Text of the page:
When making child support decisions, separating parents have the choice of applying to the Department of Human Services (DHS) for an administrative assessment, or they can make a private agreement between themselves with the assistance of their child support lawyers. But what happens if a party disagrees with the assessment; or if a party wishes to alter an assessment due to change of circumstances?
Appealing a administrative assessment made by the DHS
If you do not agree with an assessment made by the DHS, you may be able to make an objection. Objecting to a decision takes the form of a formal review.
Some of the reasons you may wish to object may include:
- Use of wrong or out dated information
- Not all the facts have been considered or important details neglected
- The law has not been applied correctly
If you decide to object to a decision (other than decisions about care percentage) you must:
- Complete the Objecting to a Child Support decision form, or
- Write a letter to the DHS
Once the DHS receive your objection, they will:
- Provide the other parent with a copy of the objection
- Discuss the objection with both parents
- Allow the other parent a chance to respond to the objection
- Seek further information from the parents if needed and share this information with the other parent
- Seek other information from other sources if needed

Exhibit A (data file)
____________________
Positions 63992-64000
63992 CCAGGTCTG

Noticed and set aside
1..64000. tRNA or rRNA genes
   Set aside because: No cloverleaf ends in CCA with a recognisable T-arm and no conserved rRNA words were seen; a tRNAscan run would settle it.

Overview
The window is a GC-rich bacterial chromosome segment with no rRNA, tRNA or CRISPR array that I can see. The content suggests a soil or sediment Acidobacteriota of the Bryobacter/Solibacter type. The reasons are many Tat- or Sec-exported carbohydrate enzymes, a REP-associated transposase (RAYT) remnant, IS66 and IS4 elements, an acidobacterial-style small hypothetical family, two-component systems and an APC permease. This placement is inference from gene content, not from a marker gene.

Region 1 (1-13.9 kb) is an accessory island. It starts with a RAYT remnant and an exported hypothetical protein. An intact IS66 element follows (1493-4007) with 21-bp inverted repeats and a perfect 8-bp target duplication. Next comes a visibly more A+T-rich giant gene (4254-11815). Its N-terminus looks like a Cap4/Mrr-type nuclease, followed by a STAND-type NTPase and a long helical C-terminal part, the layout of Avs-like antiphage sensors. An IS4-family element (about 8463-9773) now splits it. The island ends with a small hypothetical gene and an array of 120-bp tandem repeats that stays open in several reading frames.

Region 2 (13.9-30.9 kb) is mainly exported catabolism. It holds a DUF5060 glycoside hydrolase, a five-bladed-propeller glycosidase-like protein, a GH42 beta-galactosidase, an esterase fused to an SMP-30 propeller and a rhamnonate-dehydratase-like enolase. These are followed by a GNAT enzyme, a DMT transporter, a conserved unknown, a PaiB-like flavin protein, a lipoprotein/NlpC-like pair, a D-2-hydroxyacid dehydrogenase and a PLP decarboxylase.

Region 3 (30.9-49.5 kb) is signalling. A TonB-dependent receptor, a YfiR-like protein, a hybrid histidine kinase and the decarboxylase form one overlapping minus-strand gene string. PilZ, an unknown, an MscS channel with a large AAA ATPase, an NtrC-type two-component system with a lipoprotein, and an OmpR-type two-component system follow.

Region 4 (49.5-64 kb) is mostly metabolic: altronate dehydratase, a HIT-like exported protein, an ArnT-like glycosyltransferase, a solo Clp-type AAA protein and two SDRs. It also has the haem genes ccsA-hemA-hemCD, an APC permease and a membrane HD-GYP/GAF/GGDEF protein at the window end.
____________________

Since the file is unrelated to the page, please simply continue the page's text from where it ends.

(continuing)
The DHS will make a decision concerning the objection within 60 days if both parents live in Australia, and 120 days if one lives overseas.
What if you don’t agree with the appealed decision?
If a parent doesn’t agree with the appealed decision by the DHS, they may ask the Administrative Appeals Tribunal (AAT) to review it. The AAT is completely separate from the DHS.
Appealing an AAT decision?
An AAT decision can only be appealed on legal questions, not facts. This may be about what the law means in your case or if the process of review was legally correct.
If you wish to appeal an AAT decision, it is highly recommended that you seek legal advice from a child support lawyer.
Alternative Options to Change and Agreement involving Child Support Lawyers
If there is a child support agreement that you are seeking to alter you may also:
- Apply to the DHS for a change of assessment in special circumstances only, or
- Try to get a court order for a binding child support agreement
Some of the change of circumstances that will be considered when deciding whether or not to alter a child support assessment may include:
- A child is turning 18 but is still in continuing education
- The child is legally adopted
- The amount of care for the child changes
- You have another child with the other parent or another partner
- The child marries or enters a de-facto or marriage like relationship
- A parent or child concerned by the agreement dies
- The parents recommence their relationship
If you have a child support agreement in place that you wish to alter, contact one of our child support lawyers to find out what avenue of review is best suited to your particular circumstances.